What is Nonviolence?
NONVIOLENCE noun /nänˈvīələns/ The use of peaceful means, not force, to bring about political or social change. The absence or lack of violence; state or condition of avoiding violence. The policy, practice, or technique of refraining from the use of violence, especially when reacting to or protesting against oppression, injustice, discrimination, or the like. Source: Google Dictionary
NONVIOLENCE WIKI (from Sanskrit ahimṣā, non-violence, “lack of desire to harm or kill”) is the personal practice of being harmless to self and others under every condition. It comes from the belief that hurting people, animals or the environment is unnecessary to achieve an outcome and refers to a general philosophy of abstention from violence based on moral, religious or spiritual principles. Source: Wikipedia
Origins of Nonviolence
Mohandas K. “Mahatma” Gandhi, often considered a founder of the nonviolence movement, spread the concept of ahimsa through his movements and writings, which then inspired other nonviolent activists. Nonviolence also has ‘active’ or ‘activist’ elements, in that believers accept the need for nonviolence as a means to achieve political and social change. Thus, for example, the Tolstoy and Gandhian nonviolence is a philosophy and strategy for social change that rejects the use of violence, but at the same time sees nonviolent action (also called civil resistance) as an alternative to passive acceptance of oppression or armed struggle against it. In general, advocates of an activist philosophy of nonviolence use diverse methods in their campaigns for social change, including critical forms of education and persuasion, mass noncooperation, civil disobedience, nonviolent direct action, and social, political, cultural and economic forms of intervention. Source: Wikipedia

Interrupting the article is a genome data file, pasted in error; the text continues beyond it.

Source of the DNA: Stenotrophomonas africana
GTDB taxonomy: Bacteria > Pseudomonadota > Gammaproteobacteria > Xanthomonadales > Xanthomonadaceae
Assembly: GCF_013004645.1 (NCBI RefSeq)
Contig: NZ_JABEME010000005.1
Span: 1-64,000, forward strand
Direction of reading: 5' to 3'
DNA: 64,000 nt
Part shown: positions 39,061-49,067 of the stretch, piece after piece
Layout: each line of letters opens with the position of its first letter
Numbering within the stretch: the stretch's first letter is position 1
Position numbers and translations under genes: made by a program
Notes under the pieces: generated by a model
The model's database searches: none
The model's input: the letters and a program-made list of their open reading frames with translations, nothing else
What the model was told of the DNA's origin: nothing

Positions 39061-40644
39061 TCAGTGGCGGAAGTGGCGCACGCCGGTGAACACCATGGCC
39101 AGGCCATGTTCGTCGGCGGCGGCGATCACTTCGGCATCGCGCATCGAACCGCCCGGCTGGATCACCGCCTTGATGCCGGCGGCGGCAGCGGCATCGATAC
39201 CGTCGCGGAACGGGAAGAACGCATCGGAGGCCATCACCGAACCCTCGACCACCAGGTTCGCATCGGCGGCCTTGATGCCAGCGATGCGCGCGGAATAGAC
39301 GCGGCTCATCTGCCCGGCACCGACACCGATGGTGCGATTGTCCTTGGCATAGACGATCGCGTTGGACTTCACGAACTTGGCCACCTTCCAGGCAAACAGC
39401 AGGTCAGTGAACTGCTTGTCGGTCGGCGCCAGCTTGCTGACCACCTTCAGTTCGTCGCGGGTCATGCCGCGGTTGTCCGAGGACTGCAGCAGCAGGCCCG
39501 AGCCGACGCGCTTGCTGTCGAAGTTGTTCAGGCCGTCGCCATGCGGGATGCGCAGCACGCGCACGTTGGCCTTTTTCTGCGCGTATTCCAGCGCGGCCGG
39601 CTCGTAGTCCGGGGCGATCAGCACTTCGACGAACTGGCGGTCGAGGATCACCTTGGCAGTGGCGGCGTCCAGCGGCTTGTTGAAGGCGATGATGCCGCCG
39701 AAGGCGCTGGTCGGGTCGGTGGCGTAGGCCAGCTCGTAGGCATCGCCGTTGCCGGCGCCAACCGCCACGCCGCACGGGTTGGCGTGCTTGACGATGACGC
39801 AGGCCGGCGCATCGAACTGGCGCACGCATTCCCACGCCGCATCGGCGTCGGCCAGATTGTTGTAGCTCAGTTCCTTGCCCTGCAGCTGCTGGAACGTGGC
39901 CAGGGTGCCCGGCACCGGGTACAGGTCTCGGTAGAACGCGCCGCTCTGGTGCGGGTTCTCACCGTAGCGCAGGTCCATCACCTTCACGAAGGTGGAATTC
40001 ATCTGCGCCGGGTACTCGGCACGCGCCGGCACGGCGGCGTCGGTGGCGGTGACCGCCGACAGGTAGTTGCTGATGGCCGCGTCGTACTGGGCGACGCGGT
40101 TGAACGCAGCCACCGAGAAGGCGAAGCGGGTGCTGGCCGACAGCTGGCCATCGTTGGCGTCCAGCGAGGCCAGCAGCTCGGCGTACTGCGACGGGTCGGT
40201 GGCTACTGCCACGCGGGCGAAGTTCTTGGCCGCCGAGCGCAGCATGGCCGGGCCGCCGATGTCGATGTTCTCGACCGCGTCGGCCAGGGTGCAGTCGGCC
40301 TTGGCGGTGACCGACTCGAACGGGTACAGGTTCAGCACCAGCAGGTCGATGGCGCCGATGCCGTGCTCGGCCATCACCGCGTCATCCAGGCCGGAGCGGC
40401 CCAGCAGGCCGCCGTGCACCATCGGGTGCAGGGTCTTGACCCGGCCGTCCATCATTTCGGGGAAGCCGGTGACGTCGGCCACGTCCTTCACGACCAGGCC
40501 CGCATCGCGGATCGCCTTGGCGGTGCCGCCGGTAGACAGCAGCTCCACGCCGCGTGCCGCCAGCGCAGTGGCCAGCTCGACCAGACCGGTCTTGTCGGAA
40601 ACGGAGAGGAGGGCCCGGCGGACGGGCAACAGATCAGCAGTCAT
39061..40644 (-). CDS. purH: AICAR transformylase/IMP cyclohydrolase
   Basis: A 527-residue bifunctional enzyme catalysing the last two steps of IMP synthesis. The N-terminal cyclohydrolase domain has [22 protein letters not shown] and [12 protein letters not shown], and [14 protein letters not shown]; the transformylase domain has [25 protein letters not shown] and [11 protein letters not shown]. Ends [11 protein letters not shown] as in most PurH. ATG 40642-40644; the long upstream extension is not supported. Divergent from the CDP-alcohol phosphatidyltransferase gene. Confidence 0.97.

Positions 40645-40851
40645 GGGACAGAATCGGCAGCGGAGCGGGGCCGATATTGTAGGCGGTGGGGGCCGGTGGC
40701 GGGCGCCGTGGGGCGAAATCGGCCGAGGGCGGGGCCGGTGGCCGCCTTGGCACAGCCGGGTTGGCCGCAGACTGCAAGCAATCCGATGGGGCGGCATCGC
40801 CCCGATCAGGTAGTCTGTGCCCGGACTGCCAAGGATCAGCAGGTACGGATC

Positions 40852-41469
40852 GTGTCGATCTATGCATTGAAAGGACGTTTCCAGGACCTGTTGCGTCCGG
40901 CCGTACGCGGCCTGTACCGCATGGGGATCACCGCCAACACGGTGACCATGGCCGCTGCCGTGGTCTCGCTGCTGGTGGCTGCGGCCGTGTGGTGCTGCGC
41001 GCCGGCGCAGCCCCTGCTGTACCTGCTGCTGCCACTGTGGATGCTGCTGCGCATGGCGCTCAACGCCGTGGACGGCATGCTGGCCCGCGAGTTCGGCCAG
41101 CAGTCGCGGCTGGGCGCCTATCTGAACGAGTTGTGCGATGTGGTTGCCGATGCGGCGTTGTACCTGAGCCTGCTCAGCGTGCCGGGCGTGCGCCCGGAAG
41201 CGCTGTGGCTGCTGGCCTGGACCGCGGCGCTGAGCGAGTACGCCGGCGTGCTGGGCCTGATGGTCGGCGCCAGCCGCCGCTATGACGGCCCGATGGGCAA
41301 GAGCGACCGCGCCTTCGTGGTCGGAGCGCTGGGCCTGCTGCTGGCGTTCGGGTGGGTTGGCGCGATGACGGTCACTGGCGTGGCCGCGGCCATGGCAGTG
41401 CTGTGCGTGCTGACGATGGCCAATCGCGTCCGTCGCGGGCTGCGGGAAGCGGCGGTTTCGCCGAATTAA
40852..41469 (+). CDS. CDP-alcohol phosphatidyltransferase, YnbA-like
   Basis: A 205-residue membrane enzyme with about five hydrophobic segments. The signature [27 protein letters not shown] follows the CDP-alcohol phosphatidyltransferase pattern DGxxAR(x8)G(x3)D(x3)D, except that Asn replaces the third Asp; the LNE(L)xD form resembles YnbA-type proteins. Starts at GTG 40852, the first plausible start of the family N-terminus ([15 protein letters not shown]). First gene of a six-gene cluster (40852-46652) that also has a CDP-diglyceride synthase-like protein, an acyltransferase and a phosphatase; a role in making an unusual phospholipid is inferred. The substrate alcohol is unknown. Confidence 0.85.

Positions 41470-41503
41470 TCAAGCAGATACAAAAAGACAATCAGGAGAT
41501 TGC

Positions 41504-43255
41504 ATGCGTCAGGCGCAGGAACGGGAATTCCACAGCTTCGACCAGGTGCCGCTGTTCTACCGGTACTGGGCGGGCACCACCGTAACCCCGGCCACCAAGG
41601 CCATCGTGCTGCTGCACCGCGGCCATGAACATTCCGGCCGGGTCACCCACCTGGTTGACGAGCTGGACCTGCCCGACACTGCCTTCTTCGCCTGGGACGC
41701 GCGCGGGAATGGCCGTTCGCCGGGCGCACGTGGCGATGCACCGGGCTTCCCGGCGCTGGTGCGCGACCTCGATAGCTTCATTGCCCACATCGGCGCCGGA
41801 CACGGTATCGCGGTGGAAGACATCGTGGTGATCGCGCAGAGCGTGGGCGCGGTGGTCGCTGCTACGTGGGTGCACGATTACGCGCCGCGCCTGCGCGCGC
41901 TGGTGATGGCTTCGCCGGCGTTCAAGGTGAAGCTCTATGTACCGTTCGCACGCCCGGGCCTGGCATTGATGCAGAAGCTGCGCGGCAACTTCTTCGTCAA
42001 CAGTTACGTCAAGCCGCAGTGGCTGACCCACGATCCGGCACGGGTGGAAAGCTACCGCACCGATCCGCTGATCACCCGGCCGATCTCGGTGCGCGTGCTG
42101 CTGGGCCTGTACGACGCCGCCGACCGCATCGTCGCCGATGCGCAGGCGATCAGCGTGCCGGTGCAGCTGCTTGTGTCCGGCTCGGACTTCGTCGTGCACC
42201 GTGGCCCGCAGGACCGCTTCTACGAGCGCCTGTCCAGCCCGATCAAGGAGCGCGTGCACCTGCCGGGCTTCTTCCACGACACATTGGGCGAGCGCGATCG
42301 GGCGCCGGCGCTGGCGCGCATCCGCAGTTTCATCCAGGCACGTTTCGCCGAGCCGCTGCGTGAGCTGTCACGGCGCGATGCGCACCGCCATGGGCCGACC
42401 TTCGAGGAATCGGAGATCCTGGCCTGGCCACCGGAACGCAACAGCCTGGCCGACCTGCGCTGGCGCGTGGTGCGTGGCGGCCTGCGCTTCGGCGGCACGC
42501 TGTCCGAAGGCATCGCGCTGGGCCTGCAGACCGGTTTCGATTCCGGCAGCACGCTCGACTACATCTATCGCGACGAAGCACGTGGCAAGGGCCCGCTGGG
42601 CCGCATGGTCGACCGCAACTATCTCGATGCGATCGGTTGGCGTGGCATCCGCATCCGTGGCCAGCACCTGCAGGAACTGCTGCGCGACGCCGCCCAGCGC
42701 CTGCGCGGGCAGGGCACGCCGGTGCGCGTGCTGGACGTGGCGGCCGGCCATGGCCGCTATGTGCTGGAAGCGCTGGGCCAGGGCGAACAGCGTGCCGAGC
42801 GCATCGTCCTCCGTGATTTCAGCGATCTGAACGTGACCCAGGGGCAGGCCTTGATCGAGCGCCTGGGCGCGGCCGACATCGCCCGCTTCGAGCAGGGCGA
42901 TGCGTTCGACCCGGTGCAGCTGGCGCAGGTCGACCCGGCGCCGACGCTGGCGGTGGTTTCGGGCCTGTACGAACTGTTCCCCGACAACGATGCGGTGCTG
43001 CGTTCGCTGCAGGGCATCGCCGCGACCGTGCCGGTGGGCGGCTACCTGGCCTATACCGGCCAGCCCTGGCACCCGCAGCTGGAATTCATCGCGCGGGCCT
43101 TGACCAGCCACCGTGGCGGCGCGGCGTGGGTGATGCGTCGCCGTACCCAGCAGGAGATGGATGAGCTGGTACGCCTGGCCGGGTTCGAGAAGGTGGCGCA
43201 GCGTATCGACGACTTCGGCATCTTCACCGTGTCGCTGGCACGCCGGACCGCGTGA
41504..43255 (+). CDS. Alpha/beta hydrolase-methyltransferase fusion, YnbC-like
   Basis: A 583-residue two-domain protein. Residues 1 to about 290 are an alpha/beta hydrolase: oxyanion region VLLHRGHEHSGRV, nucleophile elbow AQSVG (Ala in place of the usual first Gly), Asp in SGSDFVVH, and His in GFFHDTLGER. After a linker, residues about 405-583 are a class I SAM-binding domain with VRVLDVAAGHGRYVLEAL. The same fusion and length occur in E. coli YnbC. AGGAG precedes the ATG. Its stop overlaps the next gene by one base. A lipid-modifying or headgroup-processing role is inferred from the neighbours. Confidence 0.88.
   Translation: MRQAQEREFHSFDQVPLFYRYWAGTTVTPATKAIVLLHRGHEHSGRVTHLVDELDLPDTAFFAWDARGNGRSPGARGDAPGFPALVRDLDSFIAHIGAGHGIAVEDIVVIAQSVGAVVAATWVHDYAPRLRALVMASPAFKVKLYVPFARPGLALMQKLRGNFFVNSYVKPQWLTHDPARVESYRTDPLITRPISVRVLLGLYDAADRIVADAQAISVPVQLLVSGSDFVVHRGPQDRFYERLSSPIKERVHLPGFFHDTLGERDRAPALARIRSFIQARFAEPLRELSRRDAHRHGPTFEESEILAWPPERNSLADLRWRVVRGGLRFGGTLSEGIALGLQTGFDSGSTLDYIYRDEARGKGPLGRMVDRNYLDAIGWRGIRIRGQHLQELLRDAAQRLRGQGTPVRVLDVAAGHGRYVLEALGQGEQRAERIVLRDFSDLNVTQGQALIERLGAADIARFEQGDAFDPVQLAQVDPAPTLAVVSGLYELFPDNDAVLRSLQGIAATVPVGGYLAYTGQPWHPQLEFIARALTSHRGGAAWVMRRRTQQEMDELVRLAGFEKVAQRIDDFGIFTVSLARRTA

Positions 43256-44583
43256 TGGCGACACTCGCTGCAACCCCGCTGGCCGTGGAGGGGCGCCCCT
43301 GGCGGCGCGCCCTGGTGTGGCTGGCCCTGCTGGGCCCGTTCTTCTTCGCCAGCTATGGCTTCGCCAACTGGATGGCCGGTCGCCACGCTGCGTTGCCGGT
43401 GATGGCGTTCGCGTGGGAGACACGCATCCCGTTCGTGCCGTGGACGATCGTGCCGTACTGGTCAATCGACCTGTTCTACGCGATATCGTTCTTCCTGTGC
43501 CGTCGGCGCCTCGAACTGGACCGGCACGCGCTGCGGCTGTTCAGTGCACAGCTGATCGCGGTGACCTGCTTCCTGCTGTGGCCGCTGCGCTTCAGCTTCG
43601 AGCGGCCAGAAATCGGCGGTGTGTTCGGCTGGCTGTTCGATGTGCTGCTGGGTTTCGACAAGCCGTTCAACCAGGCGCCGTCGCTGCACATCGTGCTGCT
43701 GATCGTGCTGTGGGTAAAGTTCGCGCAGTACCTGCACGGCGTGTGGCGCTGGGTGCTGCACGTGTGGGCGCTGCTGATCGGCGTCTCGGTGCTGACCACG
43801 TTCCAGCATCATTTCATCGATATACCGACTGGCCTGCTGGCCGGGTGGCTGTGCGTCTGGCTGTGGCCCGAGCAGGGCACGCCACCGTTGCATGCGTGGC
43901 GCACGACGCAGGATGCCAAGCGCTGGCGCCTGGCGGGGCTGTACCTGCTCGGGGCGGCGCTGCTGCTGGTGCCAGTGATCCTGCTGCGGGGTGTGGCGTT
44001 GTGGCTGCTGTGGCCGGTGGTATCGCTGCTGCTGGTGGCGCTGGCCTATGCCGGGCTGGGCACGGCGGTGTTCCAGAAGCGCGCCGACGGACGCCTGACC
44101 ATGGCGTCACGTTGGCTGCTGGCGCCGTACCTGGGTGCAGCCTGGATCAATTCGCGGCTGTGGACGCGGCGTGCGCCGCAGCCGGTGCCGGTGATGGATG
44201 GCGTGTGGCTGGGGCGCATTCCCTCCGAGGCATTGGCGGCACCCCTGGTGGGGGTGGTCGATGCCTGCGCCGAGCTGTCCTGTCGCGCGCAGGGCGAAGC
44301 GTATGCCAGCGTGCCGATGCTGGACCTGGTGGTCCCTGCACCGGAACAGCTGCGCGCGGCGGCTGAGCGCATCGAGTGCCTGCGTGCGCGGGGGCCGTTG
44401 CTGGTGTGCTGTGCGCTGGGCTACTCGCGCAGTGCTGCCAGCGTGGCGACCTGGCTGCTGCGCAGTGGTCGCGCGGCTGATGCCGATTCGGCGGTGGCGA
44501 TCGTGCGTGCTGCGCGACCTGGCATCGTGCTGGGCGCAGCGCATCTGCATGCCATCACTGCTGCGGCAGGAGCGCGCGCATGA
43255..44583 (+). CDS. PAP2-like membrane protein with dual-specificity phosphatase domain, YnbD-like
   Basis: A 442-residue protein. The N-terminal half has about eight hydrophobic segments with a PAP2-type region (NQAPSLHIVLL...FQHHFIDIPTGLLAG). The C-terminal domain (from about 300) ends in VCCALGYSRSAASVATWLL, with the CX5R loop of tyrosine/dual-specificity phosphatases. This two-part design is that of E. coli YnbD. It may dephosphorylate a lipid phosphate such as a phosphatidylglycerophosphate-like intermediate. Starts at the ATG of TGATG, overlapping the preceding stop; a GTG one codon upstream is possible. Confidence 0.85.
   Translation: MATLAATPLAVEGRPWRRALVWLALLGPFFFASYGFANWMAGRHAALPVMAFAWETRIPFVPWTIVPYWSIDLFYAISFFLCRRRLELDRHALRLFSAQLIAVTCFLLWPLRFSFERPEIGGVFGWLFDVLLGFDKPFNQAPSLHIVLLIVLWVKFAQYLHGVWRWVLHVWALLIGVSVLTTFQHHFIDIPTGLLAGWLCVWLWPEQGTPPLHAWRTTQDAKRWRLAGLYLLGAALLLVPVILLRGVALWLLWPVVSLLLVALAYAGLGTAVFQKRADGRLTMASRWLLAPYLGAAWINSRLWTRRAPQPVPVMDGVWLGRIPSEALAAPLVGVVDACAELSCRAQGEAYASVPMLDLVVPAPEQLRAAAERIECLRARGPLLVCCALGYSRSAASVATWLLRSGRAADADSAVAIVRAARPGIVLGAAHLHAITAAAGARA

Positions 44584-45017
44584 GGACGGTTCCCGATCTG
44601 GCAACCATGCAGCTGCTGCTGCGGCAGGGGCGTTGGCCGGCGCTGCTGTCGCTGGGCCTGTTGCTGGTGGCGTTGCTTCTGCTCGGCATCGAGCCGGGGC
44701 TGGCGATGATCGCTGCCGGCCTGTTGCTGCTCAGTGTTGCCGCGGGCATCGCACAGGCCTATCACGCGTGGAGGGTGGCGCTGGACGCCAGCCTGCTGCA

Champions of Nonviolence Inspired By Mahatma Gandhi’s Philosophy
Martin Luther King, Jr. said, “Christ gave me the message. Gandhi gave me the method.”
Martin Luther King, Jr.
Cesar E. Chavez
His Holiness the Dalai Lama of Tibet
Examples of Nonviolence
Gandhi’s Salt March
The Dandi March, also known as the Salt Satyagraha, began on March 12, 1930 and was a crucial moment in the Independence Movement in India. Taking direct action and nonviolent protest against the British salt monopoly in colonial India, Mahatma Gandhi led a 24 day, 240 mile march to the sea to produce salt without paying the tax. Over 80,000 Indians were jailed as a result of the Salt Satyagraha. This march influenced the work of Dr. Martin Luther King, Jr. during the American Civil Rights marches of the 1960s.
Montgomery Bus Boycott
The Montgomery Bus Boycott played a pivotal role in the American Civil Rights Movement as a political and social protest against racial segregation on the public transit system of
Montgomery, Alabama. The campaign began on December 1, 1955 when Rosa Parks, an African American woman, was arrested when she refused to give up her seat to a white person. Other notable Civil Rights leaders joined in including Dr. Martin Luther King, Jr. and Ralph Abernathy. On December 20, 1956, the United States Supreme Court ruled Alabama and Montgomery laws requiring segregated buses to be unconstitutional.